Councillor Lib Peck, head of Lambeth Council, is quoted, "The Southbank Centre is an important asset to the borough, and the skate park has become an established part of it. Although there is already a commitment from Southbank Centre that skateboarding will be kept on the South Bank, we would like to see further discussions take place and are confident that a satisfactory solution can be found."[23] The website advises that Lambeth Council and the Southbank Centre agreed to extend the deadline for a decision on the planning application in order to allow discussions to take place.[23]

The Section 106 settlement between the Southbank Centre and Long Live Southbank, guaranteeing the long-term future of the Undercroft will be upheld by Lambeth Council. Cllr Lib Peck, Leader of Lambeth Council said; "I'm pleased that Lambeth Council was able to work with both sides and find an imaginative solution to resolve this. Shared public space in London is precious and Southbank Centre is a great asset to the country’s cultural life. This agreement is a sensible way of protecting both and we can all now look forward."[24]


Lambeth Council accepted LLSB's application for the Southbank Undercroft to be listed as an "Asset of Community Value" under the Localism Act 2011 on 12 July 2013.[citation needed]

In January 2014, the last of 33,000 planning permission objections (distinct from the 150,000 statements of support gathered by LLSB) were delivered to Lambeth Council. This included a formal objection written by Nick Hytner, the artistic director of the National Theatre, which was published on the Southbank Centre's planning application on Lambeth Council's website.[25] The Twentieth Century Society released information advising that they are no longer in support of the plans.[22] In September 2013 English Heritage issued a statement in support of Southbank Centre's plans.[16]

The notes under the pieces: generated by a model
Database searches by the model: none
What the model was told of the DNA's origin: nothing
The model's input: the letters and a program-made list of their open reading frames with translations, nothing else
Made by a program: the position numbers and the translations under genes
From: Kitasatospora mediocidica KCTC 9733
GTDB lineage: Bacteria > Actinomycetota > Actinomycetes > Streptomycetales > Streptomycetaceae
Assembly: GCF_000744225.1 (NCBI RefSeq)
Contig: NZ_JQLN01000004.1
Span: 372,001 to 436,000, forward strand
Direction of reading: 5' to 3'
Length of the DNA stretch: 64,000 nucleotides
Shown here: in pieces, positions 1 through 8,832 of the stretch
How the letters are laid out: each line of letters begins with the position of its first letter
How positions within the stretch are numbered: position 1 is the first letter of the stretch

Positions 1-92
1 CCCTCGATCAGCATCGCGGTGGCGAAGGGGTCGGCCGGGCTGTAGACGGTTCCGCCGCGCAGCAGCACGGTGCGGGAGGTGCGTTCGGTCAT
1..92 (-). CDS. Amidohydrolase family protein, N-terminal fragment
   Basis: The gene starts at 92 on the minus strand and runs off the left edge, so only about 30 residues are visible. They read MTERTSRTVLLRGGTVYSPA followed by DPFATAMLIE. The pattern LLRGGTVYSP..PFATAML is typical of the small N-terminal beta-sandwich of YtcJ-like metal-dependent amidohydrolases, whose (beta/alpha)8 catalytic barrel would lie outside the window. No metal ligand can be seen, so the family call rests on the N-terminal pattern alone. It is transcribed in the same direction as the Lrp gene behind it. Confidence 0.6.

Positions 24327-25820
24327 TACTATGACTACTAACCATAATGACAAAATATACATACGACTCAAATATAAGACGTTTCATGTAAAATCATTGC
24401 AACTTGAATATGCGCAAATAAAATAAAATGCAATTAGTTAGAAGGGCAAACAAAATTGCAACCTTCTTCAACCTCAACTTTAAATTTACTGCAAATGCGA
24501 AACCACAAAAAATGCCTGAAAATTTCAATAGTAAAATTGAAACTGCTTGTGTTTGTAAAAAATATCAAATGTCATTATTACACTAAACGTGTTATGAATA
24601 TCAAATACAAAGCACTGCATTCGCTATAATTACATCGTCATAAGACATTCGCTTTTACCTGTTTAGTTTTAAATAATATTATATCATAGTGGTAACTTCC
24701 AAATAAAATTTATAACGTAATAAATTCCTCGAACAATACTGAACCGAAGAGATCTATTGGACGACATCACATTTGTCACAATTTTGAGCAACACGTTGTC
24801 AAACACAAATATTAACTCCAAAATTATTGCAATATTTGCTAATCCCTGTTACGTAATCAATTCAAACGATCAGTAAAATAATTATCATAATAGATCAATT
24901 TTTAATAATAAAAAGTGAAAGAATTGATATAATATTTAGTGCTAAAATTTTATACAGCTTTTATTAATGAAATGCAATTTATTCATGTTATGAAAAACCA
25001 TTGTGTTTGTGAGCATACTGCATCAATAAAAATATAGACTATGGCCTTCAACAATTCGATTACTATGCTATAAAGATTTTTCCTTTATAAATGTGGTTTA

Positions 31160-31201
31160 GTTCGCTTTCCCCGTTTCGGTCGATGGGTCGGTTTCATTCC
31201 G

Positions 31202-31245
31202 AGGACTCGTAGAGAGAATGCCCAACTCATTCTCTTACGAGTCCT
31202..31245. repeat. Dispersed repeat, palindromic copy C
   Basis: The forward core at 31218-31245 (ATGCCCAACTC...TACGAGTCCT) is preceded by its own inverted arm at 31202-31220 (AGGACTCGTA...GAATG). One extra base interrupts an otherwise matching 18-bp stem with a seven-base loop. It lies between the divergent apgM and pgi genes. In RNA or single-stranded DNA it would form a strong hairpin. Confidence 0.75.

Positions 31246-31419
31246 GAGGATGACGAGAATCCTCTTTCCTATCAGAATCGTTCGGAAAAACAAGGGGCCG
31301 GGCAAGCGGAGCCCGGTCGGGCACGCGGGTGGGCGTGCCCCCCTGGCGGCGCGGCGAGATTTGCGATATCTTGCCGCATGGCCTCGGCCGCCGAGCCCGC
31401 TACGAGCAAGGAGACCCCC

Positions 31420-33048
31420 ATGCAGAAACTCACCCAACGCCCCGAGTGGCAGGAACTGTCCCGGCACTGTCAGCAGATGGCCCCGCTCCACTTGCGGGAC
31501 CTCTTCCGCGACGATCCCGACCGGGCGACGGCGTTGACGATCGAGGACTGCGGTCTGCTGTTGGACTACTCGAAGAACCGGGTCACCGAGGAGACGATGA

On 16 January 2014, the Mayor of London, Boris Johnson came out in support of Long Live Southbank. This was highly significant as he had power of veto over any planning application in London. The Mayor said "The skate park is the epicentre of UK skateboarding and is part of the cultural fabric of London. This much-loved community space has been used by thousands of young people over the years. It attracts tourists from across the world and undoubtedly adds to the vibrancy of the area – it helps to make London the great city it is" [26] This forced the Southbank Centre to drop their planning application for a period of reconsideration.

After months of negotiations, the Southbank Centre and Long Live Southbank signed a binding deal with Lambeth Council to guarantee the long-term future of the skate spot on 18 September 2014. The joint press release said "Following talks that have taken place over the last three months, Long Live Southbank and Southbank Centre are delighted to have reached an agreement that secures the Queen Elizabeth Hall undercroft as the long-term home of British skateboarding and the other urban activities for which it is famous."[27]

LLSB community work[edit]

Since the September 2014 agreement with the Southbank Centre, Long Live Southbank have remained a highly active organisation. They have worked with a wide variety of groups aiming to protect creative spaces and communities, both in the UK and abroad. Most significant is the assistance provided to the skateboarding communities of Norwich and Kettering in England, as well as the Friends of Stockwell campaign, who are aiming to safeguard Stockwell Skatepark, also in South London.